New towns pose major health risks for India's poor

Apr 11 2014, 18:40 IST
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The towns often sit in high flood risk zones but designers have minimised the dangers through land elevation, new building codes and quality construction. (Reuters) The towns often sit in high flood risk zones but designers have minimised the dangers through land elevation, new building codes and quality construction. (Reuters)
SummaryNew towns and satellite city projects across India and other developing countries are putting an increasing number of poor...

New towns and satellite city projects across India and other developing countries are putting an increasing number of poor people at risk from natural disasters and diseases, a new study has warned.

Throughout Asia, Africa and Latin America 'new towns' are rapidly being built on the outskirts of major cities with the goal of relieving population pressures, according to study author Andrew Rumbach from the University of Colorado Denver.

The towns often sit in high flood risk zones but designers have minimised the dangers through land elevation, new building codes and quality construction.

The problem, Rumbach said, are the informal settlements that invariably crop up beside these new cities and supply their labour force.

When cyclones or monsoons occur, they suffer flooding along with diseases like cholera, hepatitis and dysentery.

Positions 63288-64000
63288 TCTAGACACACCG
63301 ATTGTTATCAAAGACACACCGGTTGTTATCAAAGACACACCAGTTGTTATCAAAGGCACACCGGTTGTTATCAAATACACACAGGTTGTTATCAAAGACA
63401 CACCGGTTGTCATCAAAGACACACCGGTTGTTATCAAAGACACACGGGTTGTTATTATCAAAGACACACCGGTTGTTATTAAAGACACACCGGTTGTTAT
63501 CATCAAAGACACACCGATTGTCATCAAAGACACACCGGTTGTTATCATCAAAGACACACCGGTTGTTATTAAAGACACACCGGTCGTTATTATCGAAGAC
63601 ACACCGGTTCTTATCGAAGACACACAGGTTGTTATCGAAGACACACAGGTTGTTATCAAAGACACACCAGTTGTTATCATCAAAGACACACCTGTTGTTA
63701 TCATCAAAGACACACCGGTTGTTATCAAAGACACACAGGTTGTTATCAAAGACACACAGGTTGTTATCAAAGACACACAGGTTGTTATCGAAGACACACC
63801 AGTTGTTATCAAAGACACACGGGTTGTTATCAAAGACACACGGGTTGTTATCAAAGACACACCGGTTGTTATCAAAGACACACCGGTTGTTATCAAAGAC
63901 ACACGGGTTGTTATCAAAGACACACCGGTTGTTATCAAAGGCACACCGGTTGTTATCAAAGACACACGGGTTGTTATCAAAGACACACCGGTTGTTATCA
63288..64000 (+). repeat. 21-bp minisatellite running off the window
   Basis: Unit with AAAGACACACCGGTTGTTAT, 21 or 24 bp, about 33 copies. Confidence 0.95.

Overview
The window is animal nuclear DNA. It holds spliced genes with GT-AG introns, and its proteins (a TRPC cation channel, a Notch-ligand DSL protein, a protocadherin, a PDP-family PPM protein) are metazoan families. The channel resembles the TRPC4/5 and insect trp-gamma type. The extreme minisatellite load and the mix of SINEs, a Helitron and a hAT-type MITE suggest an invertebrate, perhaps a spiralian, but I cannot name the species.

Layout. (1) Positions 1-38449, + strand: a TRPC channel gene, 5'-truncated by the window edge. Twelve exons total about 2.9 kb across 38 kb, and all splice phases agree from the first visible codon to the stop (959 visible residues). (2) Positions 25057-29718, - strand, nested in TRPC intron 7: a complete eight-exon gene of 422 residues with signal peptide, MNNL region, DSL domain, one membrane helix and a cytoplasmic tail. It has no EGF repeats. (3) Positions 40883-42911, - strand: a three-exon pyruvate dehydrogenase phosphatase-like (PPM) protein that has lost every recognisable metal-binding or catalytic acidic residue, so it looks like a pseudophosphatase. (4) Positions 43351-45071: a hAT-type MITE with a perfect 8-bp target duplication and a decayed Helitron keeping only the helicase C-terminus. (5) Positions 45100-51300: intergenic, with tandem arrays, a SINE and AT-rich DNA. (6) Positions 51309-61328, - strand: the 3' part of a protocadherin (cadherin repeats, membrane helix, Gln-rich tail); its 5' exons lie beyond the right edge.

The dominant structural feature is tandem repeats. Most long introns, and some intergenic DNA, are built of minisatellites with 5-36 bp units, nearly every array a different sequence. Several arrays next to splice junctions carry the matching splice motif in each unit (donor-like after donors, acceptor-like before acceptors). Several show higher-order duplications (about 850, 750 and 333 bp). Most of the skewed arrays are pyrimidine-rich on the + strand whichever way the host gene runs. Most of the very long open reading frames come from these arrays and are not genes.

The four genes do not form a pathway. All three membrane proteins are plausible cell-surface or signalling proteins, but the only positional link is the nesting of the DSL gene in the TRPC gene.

"Many nations are aggressively creating new towns. In India, the government has set an ambitious plan to build 100 of them with a million people each by 2020," researchers said.

Rumbach focused his research on Salt Lake, a fully mature new town on the outskirts of Kolkata.

"Kolkata's current perspective plan calls for more than a dozen new town projects to be planned and developed on the city's periphery, settlements that may eventually house more than four million residents," said researchers.

With a population of 300,000, Salt Lake is an affluent city, home to many of Kolkata's elite.

It sits in an area of frequent flooding but drainage systems, underground sewers and elevated pumping stations mean it rarely suffers from natural disasters, said Rumbach who lived in Salt Lake during his study.

But two major slums – Dattabad and Kestopur - border the city and are home to many of construction workers, domestic help, food vendors and others who work in Salt Lake.

Rumbach interviewed 598 workers. The majority lived in slums and was employed in Salt Lake.

He found that most lived in cramped conditions which help spread diseases like influenza, cholera and tuberculosis, especially worrisome following heavy rain and floods.

Houses were mostly made of concrete and brick with occasional cheap tile roofs. Electricity was sporadic and scarce, researchers said.

More than 80 per cent of households in Dattabad and 100 per cent of households in other settlements relied on toilets outside their homes, shared by dozens and sometimes hundreds of households, they said.

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